The Venice Biennale Gone Evil

September 15, 2010

Multiple Pages
The Venice Biennale Gone Evil

Avant-garde is an epidemic.  From modern architecture—an added misfortune, like a hunchback struck down by elephantiasis—there is simply no escape, as its creedal symbols pursue me all over the European continent like the fiends of America’s cinematographic industry or the muttering of the witches in Macbeth.  “People meet in architecture” is the prophecy of the Architecture Biennale, which opened in Venice last month.  Accursed be that tongue that tells me so! I met my wife under the open skies of the Pyrenees.

From the Centrale in Milan to the Santa Lucia in Venice it went without a hitch, but a shock awaited us on arrival.  Opposite the station—“half of glass, half of crap,” as the driver of the water taxi explained—there had appeared a new bridge.  Completed a couple of years ago, long after I had quit Venice for the wilds of Sicily, it is the work of the famous Spanish architect Calatrava.

Historically there was only ever room for one bridge spanning the Grand Canal, the Rialto, or for three, if you count the Scalzi near the station and the Accademia, tactfully rendered in wood to impress its impermanence upon the local inhabitants.  Yet the town that built St Mark’s knew how to build bridges no worse than the portly gentlemen with rat-tail moustaches from Calatrava’s studio who have now given Venice the new Constitution Bridge.  In the thousand years of the town’s existence more than 400 bridges of Istria stone have been erected over the smaller canals, each testifying to the mastery of the architect and the generosity of the patron, usually the owner of the nearest palazzo.  Yet the link between the two halves of the stone clamshell that Venice resembles remained firmly in the hands—and in the feet—of the gondoliers, manning the multiple ferry stations for those wishing to cross the Grand Canal.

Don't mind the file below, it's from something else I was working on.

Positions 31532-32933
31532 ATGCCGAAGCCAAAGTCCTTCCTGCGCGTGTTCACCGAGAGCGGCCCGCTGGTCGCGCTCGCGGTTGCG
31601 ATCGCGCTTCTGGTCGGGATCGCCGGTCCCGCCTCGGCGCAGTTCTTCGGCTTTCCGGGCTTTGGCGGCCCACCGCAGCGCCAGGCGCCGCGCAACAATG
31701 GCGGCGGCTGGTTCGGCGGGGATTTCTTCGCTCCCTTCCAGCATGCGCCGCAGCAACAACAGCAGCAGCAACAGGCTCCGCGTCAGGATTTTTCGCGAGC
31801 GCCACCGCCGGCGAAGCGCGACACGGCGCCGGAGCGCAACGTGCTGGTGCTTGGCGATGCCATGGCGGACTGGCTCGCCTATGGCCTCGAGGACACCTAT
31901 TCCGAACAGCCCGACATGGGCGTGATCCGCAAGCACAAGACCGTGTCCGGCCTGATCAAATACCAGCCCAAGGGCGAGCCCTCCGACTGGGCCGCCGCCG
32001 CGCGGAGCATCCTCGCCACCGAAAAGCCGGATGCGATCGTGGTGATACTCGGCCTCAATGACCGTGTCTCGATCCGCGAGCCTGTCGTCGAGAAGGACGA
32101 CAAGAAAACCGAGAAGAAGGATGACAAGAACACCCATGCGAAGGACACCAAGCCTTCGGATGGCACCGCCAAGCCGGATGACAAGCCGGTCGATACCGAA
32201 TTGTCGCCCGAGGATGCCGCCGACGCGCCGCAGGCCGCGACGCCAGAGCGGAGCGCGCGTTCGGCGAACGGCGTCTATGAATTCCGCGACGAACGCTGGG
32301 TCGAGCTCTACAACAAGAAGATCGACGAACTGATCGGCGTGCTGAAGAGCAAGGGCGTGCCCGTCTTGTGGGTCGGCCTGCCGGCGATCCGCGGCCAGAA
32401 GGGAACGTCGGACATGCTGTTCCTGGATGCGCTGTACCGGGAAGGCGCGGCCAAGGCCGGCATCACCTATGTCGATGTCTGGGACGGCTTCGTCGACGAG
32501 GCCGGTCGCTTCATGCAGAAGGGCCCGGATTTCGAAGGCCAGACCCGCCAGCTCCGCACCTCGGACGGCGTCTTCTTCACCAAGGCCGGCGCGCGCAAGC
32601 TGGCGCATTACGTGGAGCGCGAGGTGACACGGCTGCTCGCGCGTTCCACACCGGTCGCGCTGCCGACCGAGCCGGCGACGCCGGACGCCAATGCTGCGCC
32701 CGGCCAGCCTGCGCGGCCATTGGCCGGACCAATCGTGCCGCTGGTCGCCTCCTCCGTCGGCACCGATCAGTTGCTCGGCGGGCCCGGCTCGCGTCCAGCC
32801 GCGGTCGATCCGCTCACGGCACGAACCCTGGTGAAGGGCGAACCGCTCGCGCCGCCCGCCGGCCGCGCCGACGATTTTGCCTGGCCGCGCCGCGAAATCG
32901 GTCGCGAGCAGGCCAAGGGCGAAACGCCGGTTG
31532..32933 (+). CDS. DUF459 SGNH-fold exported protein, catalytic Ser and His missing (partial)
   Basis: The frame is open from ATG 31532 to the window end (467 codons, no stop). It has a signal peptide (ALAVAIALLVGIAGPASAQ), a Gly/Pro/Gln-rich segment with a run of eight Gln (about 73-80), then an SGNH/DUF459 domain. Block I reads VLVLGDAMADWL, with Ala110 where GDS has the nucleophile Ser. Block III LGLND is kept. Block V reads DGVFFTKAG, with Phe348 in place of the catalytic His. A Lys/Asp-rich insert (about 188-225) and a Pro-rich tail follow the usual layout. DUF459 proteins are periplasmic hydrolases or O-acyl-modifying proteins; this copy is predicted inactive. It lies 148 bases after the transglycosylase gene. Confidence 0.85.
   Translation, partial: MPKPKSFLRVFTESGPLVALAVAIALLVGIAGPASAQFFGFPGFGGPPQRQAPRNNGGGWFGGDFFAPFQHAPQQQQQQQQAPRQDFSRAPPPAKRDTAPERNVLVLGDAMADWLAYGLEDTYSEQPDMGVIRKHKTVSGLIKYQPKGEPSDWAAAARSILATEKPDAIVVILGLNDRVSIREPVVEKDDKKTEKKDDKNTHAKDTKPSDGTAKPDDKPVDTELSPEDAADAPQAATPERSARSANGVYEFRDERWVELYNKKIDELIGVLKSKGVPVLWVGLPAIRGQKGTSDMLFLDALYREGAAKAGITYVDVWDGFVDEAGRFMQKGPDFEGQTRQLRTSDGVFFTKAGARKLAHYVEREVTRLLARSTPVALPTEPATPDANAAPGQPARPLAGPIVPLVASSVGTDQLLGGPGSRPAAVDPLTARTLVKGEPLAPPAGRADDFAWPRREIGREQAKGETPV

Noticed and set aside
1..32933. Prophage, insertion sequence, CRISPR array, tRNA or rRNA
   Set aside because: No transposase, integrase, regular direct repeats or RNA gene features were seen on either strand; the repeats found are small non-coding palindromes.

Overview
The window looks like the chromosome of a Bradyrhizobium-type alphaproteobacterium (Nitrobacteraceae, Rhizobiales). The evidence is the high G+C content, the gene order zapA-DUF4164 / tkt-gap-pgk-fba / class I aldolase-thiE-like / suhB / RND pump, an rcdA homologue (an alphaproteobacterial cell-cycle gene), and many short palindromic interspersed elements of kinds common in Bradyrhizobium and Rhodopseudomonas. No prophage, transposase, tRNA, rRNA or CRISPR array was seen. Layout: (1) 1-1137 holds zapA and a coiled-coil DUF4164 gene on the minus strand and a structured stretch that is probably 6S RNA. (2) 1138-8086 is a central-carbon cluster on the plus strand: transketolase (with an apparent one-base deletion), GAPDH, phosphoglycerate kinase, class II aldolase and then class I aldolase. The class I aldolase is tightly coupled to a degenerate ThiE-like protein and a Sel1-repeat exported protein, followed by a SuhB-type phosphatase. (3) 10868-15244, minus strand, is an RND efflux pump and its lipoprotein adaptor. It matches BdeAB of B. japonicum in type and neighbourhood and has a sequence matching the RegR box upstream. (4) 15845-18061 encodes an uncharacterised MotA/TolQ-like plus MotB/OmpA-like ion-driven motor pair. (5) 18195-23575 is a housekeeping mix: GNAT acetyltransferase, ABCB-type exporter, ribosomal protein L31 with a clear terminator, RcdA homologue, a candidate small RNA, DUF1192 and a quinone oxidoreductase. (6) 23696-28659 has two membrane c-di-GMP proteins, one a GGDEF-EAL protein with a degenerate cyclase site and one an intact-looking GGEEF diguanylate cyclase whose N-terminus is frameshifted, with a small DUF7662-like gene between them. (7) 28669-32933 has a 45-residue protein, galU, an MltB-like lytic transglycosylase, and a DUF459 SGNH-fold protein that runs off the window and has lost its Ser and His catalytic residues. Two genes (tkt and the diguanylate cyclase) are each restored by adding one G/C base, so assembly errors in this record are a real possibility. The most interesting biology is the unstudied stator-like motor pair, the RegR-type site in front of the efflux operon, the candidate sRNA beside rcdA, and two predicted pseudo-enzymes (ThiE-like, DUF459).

If Venice is to continue to attract its visitors, it must safeguard its identity as a living and breathing relic, not an Italian branch of The Venetian Hotel in Las Vegas.

The gondoliers are an ancient guild in some ways reminiscent of London’s black taxicab fraternity, in turn glorying in its famous Hackney antecedent. As visitors to the capital soon hear, it takes three years of study, including a motorbike stint whose aim is to familiarize the apprentice driver with the exigencies of traffic congestion, to obtain the license. As a result, not only are London taxis the best in the world, their drivers make up the single most honest, serious, and intelligent segment of the population of Britain.  Were the meretricious posers of the House of Commons replaced with these denizens of the East End, Britain’s fortunes would doubtless mend overnight.

So, too, with the gondoliers of Venice in their collective role of pontiff. Why change the millennial order of things, then, by building another bridge, thus weakening the gondoliers’ guild and pushing them to become the singing, dancing and thieving tourist attraction that ignorant tourists think they are anyway? True, there are 200 visitors here for every native.  Yet if the town is to continue to attract them, it must safeguard its identity as a living and breathing relic, not an Italian branch of The Venetian Hotel in Las Vegas.